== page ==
As it's been the tradition for several years, the 2016 legislative session began with nearly a handful of proposals hoping to burn down the state's medical marijuana industry. Whether any of them will see the light of day is still up for debate, but the bills still fired up medical weed advocates, who are sick and tired of state lawmakers continuously attacking the 2010 voter-approved Arizona Medical Marijuana Act.
Perhaps the most offensive proposal that asked to amend the AMMA, according to Tucson naturopathic doctor Heather Moroso, was bill HCR 2019 by state Rep. Jay Lawrence, a Republican from Scottsdale. The bill—which Lawrence ended up dropping on Friday—would have prohibited physicians who practice alternative medicine, such as naturopathy and homeopathy, from prescribing medical marijuana, leaving only doctors of medicine and osteopathy as options.
"Medical marijuana is not something that is taught in medical school. [A naturopathist] already knows herbs. What is [Lawrence's] logic? [That] MDs are more qualified," Moroso says. Plus, she says, it is not likely a doctor will prescribe medical marijuana. Doctors working at federally-funded organizations can lose their license if they prescribe medical weed to a patient, because at a national level marijuana is still a Schedule 1 drug—meaning it is considered more harmful than methamphetamine.
With more than 87 percent of medical marijuana patients getting their prescriptions from either a naturopath or a homeopath, according to the Arizona Department of Health Services' 2015 annual report—the bill was a clear attempt to greatly limit the flow of medical marijuana cards. And, without 87 percent of customers, marijuana dispensaries would nearly go extinct.
As of AZDHS' last count in July 2015, there are more than 80,000 Arizonans with medical marijuana cards—an all-time high. Last year, there were about 65,000 registered patients.
Lawrence's whole argument for his bill was that there are physicians who wrongfully prescribe medical cannabis. He later told the Arizona Capitol Times that he became aware this isn't the case, as physicians review medical records prior to issuing a weed referral.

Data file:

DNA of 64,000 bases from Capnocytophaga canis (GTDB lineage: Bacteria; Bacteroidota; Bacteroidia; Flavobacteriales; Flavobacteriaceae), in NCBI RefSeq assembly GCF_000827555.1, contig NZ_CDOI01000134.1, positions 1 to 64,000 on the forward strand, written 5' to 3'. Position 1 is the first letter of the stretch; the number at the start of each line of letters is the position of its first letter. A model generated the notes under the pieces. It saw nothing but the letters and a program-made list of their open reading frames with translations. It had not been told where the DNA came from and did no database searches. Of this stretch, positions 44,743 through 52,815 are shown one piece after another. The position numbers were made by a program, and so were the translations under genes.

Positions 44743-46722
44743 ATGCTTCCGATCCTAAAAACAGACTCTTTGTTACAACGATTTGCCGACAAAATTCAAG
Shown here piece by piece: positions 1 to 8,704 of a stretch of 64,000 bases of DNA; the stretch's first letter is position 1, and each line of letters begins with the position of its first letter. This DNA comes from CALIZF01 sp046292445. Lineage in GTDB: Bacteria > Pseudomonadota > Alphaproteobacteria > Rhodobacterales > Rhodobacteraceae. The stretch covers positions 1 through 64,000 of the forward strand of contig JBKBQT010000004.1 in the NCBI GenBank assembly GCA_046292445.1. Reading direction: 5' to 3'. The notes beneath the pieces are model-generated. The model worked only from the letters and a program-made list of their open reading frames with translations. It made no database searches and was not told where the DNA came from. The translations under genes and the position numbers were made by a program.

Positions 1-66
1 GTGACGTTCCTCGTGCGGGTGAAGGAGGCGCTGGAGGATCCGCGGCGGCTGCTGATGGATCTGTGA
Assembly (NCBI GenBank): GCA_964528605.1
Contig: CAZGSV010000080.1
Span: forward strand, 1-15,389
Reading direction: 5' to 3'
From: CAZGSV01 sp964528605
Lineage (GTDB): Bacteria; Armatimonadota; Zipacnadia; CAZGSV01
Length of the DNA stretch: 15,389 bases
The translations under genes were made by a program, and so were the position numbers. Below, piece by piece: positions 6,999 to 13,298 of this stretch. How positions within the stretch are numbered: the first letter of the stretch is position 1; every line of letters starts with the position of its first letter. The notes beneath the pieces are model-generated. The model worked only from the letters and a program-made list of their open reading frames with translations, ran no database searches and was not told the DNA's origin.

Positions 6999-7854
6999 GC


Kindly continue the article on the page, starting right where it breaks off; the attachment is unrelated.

Moroso agrees that there are people in the field who may issue medical marijuana recommendations left and right, without much medical depth. But this shouldn't make other physicians like herself a target for tough regulations, she says. She spends at least 45 minutes with each of her patients, carefully examining whether cannabis is even an adequate path to relieve their conditions, she adds.
HCR 2019 also required qualifying patients to get a referral for a new MMJ card every six months, rather than once a year, and made it a class 2 felony to provide medical weed to minors.
Lawrence introduced the measure as a House Concurrent Resolution, meaning it could have become law only if it was approved by voters. But first, it had the burden of getting three-fourths of votes both in the state House and Senate to pass—since it attempted to change a statute that was approved by voters.
Another bill, HB 2061, introduced by state Rep. Kelly Townsend, R-Mesa, would remove pregnant women from the list of patients who qualify for medical weed.
"This [bill] has a tremendous impact on women's rights and medical rights ... [it is] targeting women," says Mikel Weisser, state director for the Arizona chapter of National Organization for the Reform of Marijuana Laws, or NORML.
This proposal gained more momentum than Lawrence's former bill. The measure was assigned to a committee, went through two readings and was scheduled to a hearing on Jan. 19 that was later canceled, Weisser says.
HB 2404: The bill by Republican state Rep. Vince Leach wants to get rid of a discount on medical marijuana card fees for food stamp recipients. Currently, people on food stamps pay the state $75 instead of the regular $150.
HB 2405: Leach is double-dipping with this one. The measure is trying to prohibit marijuana cultivation in roofless facilities, and overall limit where marijuana is grown.
This story is an updated version of the MMJ article that ran in our Jan. 28 print edition.